When we cannot touch, cannot be held, do not regularly make things with our hands, work so hard that we do not have time to press seeds into the ground in a garden, nor to sew the button back on our shirt, which is so cheaply made we throw it away rather than invest our precious finger-tip-time, which anyway we must keep sacred for our devices… We no longer settle into the never ending now-time of the hands. And thus, with a cold excision, we are severed from the real.
One of the requirements to move beyond the candidate stage in the AODA is to spend at least twenty hours learning a new creative practice. Woodworking is something that I’ve been considering off and on for a while, so this seemed as good a time as any to start.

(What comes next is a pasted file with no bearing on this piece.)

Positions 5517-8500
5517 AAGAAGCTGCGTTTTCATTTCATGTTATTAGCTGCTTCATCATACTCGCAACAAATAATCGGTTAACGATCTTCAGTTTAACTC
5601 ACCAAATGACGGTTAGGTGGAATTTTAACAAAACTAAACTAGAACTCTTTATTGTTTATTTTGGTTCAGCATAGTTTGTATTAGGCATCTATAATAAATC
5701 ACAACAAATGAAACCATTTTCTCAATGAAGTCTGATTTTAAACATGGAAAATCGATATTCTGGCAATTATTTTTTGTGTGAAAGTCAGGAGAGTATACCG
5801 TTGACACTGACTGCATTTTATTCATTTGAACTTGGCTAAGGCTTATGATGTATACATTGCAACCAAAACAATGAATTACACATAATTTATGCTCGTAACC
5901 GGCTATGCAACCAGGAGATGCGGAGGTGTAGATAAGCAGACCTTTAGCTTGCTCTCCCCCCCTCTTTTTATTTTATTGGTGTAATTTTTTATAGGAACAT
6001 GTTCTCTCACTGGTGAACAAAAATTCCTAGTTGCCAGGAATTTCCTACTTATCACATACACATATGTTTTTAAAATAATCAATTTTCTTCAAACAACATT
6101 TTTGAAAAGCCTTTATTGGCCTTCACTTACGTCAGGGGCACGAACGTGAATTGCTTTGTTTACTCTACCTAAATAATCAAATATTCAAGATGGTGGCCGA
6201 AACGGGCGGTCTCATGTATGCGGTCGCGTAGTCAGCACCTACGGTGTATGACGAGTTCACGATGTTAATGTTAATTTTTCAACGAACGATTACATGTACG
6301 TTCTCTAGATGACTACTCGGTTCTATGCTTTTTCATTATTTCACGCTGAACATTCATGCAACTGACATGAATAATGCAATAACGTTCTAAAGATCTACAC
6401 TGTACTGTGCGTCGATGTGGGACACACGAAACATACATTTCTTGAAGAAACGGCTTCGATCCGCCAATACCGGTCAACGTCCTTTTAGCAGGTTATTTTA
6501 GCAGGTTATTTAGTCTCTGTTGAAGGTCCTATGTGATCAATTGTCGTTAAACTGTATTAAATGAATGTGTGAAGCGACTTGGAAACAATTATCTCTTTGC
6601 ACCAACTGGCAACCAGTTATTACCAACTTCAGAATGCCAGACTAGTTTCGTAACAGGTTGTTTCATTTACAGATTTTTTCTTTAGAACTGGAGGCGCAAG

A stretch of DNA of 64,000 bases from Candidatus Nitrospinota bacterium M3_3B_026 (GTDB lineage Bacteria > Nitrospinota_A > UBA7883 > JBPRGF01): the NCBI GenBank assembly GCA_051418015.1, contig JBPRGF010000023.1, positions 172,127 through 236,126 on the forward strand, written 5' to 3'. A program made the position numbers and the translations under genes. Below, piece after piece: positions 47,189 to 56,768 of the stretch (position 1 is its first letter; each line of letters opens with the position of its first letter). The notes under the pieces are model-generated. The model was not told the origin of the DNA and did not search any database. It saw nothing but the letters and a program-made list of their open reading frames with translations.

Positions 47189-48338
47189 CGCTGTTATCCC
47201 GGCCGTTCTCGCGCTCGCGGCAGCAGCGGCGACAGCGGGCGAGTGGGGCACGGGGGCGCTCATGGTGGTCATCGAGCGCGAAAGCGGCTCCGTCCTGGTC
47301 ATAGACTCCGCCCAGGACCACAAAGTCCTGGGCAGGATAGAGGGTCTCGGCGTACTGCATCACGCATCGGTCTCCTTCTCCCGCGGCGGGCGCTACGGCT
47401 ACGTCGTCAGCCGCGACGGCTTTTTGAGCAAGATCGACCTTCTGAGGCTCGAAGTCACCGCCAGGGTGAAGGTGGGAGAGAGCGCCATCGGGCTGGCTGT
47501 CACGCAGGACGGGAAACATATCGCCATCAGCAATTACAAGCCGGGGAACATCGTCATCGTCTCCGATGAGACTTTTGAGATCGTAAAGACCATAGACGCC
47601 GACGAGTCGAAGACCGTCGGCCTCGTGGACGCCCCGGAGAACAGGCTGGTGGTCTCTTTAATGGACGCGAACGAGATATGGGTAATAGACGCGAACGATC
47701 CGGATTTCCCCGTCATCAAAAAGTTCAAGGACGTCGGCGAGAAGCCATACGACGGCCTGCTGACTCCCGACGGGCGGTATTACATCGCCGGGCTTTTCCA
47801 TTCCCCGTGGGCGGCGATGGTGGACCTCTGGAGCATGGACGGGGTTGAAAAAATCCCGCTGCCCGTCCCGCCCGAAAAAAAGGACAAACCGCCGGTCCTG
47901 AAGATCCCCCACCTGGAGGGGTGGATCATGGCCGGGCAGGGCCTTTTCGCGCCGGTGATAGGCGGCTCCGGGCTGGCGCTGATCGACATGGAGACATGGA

I say I’ve been considering it off and on for a while–and the reason I haven’t started before now is the cost and noise and danger of so many electric woodworking machines. That’s why I’ve been attracted recently to more traditional woodworking with hand tools. That’s not to say I won’t be using machines, of course. Some machines perform their functions both safely and efficiently and it would seem masochistic to do without them. The balance of the work, though, I would like to do by hand.
My hope is that woodworking–particularly woodworking in a more patient, traditional way–will help me find the “now-time of the hands.” To occasionally move out of abstraction and into the real and tangible world.